• Our critic's rating:
    February 1, 2010
    Review by:
    Tulis McCall

    Review by Tulis McCall
    22 Feb 2010

    Save yourselves some time. Pick up the phone and make a reservation to see this show right now. It is fab-oh-lah and then some.

    It takes a certain chutzpah to base a play on an icon. 406 Clybourne Street, the setting of this play, is the home Lena Younger buys in A Raisin In The Sun, by Lorraine Hansberry. Bruce Norris has written the story of that house at the time of the sale and 50 years later. Why was it sold and what happened to it afterwards? Thank God Norris has not only chutzpah, but the chops to go with it.

    The tale is told by an ensemble cast reminiscent of the recent Steppenwolf productions – August Osage County and Superior Donuts. In the nearly perfect first act we meet the sellers Bev and Russ (Christina Kirk and Frank Wood) in the final stages of packing. Well, Bev is packing. Russ is reading the National Geographic. This is enough to raise the hackles of any woman in the audience, but Norris is smarter than the average bear. As the act unfolds we see that Russ is anything but relaxed and the life that he and his wife are leaving behind is anything but happy.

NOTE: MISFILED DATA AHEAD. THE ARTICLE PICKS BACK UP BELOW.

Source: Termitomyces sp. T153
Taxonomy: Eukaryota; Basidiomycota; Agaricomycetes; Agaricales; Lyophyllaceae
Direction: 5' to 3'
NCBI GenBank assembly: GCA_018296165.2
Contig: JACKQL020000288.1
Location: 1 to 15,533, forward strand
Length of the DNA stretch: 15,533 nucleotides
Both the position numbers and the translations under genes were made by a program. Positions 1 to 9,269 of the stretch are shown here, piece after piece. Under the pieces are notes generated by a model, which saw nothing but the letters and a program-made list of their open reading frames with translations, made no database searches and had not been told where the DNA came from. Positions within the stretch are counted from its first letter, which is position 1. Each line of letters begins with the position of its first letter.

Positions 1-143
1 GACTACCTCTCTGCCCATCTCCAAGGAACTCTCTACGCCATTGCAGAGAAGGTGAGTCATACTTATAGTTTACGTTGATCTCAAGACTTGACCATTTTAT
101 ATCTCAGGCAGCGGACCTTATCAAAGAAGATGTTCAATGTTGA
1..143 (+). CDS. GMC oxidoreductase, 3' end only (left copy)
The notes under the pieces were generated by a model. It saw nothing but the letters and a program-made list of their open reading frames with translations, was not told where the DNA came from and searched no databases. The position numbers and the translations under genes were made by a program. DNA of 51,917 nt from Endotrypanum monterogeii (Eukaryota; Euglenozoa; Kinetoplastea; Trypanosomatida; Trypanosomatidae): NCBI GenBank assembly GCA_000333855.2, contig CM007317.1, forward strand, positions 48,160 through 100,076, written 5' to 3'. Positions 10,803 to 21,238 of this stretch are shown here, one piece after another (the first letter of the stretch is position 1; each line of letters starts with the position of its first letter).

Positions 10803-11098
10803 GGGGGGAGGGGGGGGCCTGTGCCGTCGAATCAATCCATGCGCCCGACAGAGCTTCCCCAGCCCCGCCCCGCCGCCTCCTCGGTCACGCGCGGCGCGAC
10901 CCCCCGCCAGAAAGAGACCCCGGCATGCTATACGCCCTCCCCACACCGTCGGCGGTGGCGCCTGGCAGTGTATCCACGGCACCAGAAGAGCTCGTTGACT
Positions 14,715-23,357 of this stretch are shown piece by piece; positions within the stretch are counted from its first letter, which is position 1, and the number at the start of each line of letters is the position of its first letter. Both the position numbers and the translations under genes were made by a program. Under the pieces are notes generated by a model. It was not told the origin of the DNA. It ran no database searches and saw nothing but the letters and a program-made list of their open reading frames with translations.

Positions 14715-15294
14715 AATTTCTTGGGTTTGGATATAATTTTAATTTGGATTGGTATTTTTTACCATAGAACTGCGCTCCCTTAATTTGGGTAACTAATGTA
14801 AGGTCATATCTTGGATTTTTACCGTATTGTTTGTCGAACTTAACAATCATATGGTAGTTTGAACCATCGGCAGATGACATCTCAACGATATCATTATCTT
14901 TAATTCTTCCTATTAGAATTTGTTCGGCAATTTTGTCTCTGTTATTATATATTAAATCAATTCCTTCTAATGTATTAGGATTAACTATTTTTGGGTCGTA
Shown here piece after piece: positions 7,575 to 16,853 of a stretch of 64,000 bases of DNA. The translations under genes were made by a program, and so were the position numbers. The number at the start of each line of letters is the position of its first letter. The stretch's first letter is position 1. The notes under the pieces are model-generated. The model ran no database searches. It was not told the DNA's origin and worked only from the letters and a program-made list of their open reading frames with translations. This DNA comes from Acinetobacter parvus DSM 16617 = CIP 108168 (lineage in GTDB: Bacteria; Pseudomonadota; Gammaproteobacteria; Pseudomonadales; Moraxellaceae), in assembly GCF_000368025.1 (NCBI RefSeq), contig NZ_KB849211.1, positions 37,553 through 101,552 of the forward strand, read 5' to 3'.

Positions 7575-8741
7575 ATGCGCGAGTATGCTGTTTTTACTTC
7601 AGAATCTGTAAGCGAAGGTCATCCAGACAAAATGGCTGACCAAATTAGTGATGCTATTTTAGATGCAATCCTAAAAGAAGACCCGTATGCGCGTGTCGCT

While Bev is filling the air with chatter she has time to casually demean her black maid Francine (Crystal A. Dickinson) by repeating instructions over and over and by offering Francine a sterling chafing dish that has not been used in years and for which Francine has no use. The local priest Jim (Brendan Griffin) stops in for a sterile but well meaning chat. Francine’s husband, Albert (Damon Gupta) comes to take her home and is coerced into helping with a trunk that Russ has been avoiding. Into this mix butts neighbors Betsy and Karl (Annie Parisse and Jeremy Shamos). Betsy, who is deaf, is weeks away from giving birth and blends awkwardly into the background as her husband brings up the rumor being bandied about the Rotary Club that the house was sold to a colored family.